Washington's positively historic actions on Alzheimer's research

  • Luisa Echevarria

    Luisa Echevarria

 
Posted2/6/2020 1:00 AM

By Luisa Echevarria

Something historic happened in our nation's capital recently, and the consequences have the potential to profoundly impact the future and change the course of history.

                                                                                                                                                                                                                       
 

What I'm referring to is something that Democrats and Republicans in Washington actually worked on together: a record $2.8 billion investment in the Fiscal Year 2020 federal budget for research toward finding a cure for Alzheimer's disease. The funding plan passed by Congress and signed into law by the President represents a $350 million increase from the FY 2019 total.

Alzheimer's is a public health crisis. America's sixth leading cause of death is also the only one in the top 10 without a cure or disease modifying treatment. More than 5 million Americans have Alzheimer's right now, growing to nearly 14 million by 2060, according to Centers for Disease Control and Prevention (CDC) projections. In Illinois alone, the CDC estimates that 230,000 people currently have Alzheimer's, with that number rising to 260,000 by 2025.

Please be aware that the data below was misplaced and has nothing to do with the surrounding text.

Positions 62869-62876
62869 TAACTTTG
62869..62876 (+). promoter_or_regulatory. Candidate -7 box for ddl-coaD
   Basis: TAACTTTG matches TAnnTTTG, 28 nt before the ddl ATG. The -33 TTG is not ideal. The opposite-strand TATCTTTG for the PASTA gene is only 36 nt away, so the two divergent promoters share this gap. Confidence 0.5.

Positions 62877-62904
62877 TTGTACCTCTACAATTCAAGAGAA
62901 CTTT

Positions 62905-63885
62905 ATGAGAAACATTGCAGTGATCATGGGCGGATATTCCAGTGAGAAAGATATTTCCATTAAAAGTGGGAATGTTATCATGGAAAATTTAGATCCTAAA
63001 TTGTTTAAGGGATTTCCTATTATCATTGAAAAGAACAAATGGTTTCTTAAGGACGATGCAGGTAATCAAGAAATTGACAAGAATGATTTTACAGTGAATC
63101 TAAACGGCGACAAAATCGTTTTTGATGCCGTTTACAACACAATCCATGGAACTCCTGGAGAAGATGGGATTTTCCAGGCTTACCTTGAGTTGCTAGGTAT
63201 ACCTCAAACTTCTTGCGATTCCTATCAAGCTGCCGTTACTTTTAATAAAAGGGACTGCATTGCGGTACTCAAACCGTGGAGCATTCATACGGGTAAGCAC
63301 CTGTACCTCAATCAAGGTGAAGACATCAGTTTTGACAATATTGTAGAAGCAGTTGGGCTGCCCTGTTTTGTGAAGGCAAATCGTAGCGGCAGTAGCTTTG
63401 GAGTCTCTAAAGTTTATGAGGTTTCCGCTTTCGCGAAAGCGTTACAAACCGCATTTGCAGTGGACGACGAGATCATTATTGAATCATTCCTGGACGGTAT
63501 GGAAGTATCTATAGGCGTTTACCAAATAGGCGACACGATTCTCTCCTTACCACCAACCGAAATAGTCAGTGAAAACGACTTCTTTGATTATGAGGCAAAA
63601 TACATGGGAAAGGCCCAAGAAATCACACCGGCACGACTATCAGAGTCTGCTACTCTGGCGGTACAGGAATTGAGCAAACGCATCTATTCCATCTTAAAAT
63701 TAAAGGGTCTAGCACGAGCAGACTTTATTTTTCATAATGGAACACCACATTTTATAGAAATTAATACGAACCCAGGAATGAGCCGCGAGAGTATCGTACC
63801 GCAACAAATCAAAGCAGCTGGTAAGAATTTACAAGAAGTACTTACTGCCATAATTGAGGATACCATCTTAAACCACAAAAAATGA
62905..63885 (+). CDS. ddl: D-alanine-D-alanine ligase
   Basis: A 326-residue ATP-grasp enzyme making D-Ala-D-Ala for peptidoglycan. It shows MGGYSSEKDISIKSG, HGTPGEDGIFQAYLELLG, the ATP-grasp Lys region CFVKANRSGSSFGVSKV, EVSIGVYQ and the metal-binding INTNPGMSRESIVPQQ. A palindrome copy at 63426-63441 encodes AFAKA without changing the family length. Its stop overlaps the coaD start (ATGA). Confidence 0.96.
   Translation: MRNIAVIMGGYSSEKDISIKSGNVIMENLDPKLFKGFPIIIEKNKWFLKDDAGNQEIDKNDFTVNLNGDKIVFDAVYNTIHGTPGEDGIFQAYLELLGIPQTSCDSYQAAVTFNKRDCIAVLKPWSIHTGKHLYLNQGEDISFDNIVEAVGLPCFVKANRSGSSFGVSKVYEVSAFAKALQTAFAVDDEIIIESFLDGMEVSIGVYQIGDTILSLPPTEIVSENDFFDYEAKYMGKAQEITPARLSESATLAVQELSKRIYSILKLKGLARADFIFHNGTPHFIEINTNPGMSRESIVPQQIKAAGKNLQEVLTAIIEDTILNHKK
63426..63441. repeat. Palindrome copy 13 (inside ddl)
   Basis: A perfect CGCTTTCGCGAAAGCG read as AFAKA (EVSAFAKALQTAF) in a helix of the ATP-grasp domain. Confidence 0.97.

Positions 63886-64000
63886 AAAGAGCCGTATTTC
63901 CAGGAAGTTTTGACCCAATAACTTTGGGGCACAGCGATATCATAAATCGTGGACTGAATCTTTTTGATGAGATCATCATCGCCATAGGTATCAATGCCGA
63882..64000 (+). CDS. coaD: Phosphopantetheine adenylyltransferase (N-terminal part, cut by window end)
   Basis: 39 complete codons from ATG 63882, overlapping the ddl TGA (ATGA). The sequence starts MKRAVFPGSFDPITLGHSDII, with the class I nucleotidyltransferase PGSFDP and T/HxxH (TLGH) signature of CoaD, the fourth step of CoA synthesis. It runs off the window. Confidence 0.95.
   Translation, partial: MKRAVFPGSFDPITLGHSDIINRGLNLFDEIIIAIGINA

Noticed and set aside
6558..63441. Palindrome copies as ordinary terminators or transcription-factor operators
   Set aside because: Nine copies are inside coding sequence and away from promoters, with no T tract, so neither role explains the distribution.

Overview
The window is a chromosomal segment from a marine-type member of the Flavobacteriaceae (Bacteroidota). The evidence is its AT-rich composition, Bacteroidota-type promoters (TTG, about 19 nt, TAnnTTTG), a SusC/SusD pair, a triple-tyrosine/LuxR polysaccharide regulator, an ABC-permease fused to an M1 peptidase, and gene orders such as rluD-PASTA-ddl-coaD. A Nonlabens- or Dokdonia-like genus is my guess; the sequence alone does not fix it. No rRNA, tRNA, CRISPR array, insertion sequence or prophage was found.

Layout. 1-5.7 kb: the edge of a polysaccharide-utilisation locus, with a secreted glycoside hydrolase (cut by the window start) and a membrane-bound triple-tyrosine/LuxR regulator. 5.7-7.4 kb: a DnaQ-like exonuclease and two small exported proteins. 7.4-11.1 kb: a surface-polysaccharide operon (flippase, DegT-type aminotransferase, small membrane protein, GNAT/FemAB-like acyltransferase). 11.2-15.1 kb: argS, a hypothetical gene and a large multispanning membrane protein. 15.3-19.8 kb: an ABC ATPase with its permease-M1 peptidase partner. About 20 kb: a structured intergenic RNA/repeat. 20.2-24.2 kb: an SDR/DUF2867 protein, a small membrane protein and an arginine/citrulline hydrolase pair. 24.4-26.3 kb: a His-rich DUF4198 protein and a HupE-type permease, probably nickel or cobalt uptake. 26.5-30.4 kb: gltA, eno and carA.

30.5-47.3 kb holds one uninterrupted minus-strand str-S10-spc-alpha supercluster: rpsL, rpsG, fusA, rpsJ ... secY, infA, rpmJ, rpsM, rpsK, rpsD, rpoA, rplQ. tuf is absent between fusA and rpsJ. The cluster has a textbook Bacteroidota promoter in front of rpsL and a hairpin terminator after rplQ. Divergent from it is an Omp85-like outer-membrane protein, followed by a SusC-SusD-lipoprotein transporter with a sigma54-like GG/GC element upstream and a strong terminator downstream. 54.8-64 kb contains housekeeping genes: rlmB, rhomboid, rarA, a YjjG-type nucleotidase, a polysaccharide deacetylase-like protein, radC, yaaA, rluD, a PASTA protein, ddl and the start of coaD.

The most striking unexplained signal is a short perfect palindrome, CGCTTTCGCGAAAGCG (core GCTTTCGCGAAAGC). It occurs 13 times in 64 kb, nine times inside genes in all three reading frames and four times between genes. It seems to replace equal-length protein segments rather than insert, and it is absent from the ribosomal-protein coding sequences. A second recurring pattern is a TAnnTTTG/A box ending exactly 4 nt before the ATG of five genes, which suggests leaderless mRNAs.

Having lost my mother and grandmother to Alzheimer's, and as an Alzheimer's Foundation of America board member, I can tell you those are more than just numbers. Every "statistic" is someone's loved one: a spouse, sibling, parent, grandparent or friend. We are all praying for a scientific breakthrough that leads to a treatment or cure for this horrible disease, but the only way that can happen is through research.

Washington first made Alzheimer's a priority in 2012, when it released the National Plan to Address Alzheimer's Disease. Included in the plan was the goal of finding a cure or disease-modifying treatment for Alzheimer's by 2025. Leading scientists estimated that the minimum amount of federal research funding needed to achieve that goal was $2 billion a year. Since that time, the federal government's appropriation for Alzheimer's research has grown from less than $500 million in 2012 to $2.82 billion for FY 2020.

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It's remarkable progress (a phrase many people don't associate with the federal government), but we haven't crossed the finish line yet. Additional research funding must continue to be appropriated until a cure is found.

Washington must also put greater emphasis on supporting family caregivers who, in the absence of a cure, are essential, front-line personnel in the fight against Alzheimer's. Speaking from personal experience, caring for a family member with Alzheimer's takes an enormous physical and emotional toll, and in some cases, a financial one as well. Most family caregivers are untrained and they need all the support they can get. Services funded through the federal Administration for Community Living (ACL), including the national family caregiver support program, respite care, adult day programs, senior citizen centers and Meals on Wheels, provide valuable support to these devoted men and women who are performing a true labor of love in caring for their family members.

For all that people say is wrong with Washington -- the gridlock, polarization and political games -- this is something Washington got, and must continue to get, right. Progress in the fight against Alzheimer's is a cause everyone, regardless of political ideology, should support.

Luisa Echevarria, of Chicago, is a board member of the Alzheimer's Foundation of America.

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